It's going to be a long day but I hope the goodness continues.

Tuesday, May 8, 2018

Geometry: Teaching Composite Figures Vol and SA

Today was a good lesson in Geometry, so I thought I would share.  We are nearing the end of our surface area and volume unit.  Last week we did the project so they had the hands on aspect of learning the formulas.  They will get a formula sheet on the quiz. 

Today's lesson was on composite figures and bringing them all together.  I thought I packed too much into the lesson but the timing was perfect which always makes me happy.

I started off with 2 lesson openers.  They both involving asking the students to make a prediction first.  They are so uncomfortable with this and start digging deeper and asking questions.  Just write a number down.  I did more 3Acts last year in Algebra 1, but haven't done them really in Geometry.

We started with this from Dane Ehlert and which is bigger?  I asked them to write down shape A or B and then I asked what I could give them that might make it easier.  They said the area.  I said I wouldn't just give them the area but I would give it to them on the grid.  I was surprised how quickly they jumped to their calculators and formulas.  I didn't anticipate that.  I just counted the boxes.  It made for good conversation.

The second one was a 3Act from Kyle Pearce at www.tapintoteenminds.com He does a great job on his website explaining the lesson, providing resources including worksheets and videos.  I showed the picture of a house with a lawn and asked them what they noticed and what they wondered?  We eventually got to the lawn but it is a very geometric house.  We could have asked more about the house.  We finally came up with how long will it take to mow the lawn.  I asked them to write down a prediction, but again they wanted more first.  Then, in Act 2, I asked what more I could give them so they could calculate it and they asked for area.  I told them I wouldn't give them area directly, but what could I give them....dimensions.  They asked about the lawnmower, if it was a push (gasp, it was), how wide it was, and they wanted a rate. 

I showed them a 3D diagram of the lawn and explained it was similar to our project last week when we had a challenging time drawing that sort of flattened back drawing.

I handed out the worksheet and asked them to find the perimeter and area of the lawn.  Then, I showed the video of the actual lawn mower so we could get the rate.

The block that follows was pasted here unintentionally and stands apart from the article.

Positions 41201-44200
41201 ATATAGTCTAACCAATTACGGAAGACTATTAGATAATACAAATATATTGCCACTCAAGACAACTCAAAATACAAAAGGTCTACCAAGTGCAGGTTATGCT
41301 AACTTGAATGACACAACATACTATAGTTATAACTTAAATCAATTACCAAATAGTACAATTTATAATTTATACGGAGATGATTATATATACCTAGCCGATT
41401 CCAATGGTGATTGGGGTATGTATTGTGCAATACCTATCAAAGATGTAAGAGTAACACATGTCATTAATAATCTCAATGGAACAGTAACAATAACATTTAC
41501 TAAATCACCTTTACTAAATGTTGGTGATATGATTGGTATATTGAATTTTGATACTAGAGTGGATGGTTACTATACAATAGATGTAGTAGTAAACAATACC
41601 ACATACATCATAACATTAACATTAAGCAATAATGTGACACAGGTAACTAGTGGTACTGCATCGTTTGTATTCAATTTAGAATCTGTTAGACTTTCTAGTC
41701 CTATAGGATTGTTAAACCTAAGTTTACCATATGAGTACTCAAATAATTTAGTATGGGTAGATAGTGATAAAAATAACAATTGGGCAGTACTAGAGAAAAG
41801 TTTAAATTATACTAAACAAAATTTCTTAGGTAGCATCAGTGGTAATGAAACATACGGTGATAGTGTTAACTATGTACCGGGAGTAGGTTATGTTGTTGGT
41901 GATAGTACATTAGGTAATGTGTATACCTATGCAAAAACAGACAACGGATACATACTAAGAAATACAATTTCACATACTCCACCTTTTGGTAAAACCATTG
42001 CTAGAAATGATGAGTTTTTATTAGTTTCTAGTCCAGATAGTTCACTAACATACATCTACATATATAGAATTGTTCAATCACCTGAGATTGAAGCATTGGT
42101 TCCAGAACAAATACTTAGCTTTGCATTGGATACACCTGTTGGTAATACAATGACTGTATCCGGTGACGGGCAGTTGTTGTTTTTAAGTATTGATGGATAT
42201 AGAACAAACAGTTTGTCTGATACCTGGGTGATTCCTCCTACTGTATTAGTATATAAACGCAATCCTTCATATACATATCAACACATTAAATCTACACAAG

Act3 was showing the real answer.  I won't give it away, but our number was a little lower than the actual time and we talked about possible discrepancies.

Finally, we moved onto board problems.  I overheard a students say, "I love board problems; different every time but still fun."  This made my day :)

Usually I make these board problem oral problems in geometry, but the shapes were too complicated.  I had three different shapes and asked for Volume and Surface area of each, in groups of 3 with only one marker at a time, but everyone calculating on their calculators.  It took a bit.  They would check in with me and it felt like the Price is Right again as I told them their answer was too high or too low.  But, they stuck with it.  There were so many great conversations - lots of "I think we went wrong here." "We need to subtract this circle" or "we need to add this cylinder's lateral area."

Here is the powerpoint.
Here are the board problems.

Thanks for reading. Happy Teacher Appreciation Week!

Monday, May 7, 2018

Geometry: Teaching SA and Volume with a project

In Accelerated Geometry, we teach surface area and volume through a project.  I have not taught this class or this project before and I was nervous because I didn't know what to anticipate as place's where students may run into trouble.  I teach three classes in a row, so I learned quickly with my first class and made adjustments for my next two classes.

I did not create this project or rubric, but will share it.

I do like the idea because I am not just giving the formulas and doing worksheets.  It was hands on and fun.  Students had a choice between a pyramid and a cone and they really owned their solid.

We had two full days in class to work on the project and day three involved 30 minutes to finish up anything else and then a 20 minute peer review.  Today is the peer review day.

I will say project based learning can be exhausting because I was running around like I was on The Price Is Right answering questions and helping.

Most people chose to make the pyramid.  The students who chose the cone struggled with finding the angle measure but when they actually built it, it was easier to build than the pyramid.

The abbreviated version:
Day 1: Decide on pyramid or cone.  Pick some measurements to make sure to get in between the required dimensions for base area and volume.  Draw a scaled down, labeled net.  (Most kids did not finish all this in day 1).

Day 2: Finish net, draw a scaled, labeled 3D drawing and start building your solid to scale, using centimeters and my nice cardstock I bought (note: $50 worth for 84 students.  I asked them to conserve paper and they were really good about it.)

Day 3: Finish building. Write up neat calculation paper.  Each student gets 3 rubrics on their desks.  Then, the peer review.  Each student visits 3 other students' projects and completes the rubric and writes something positive and/or something to grow on.  They took this really seriously.  Class was quiet as they milled around.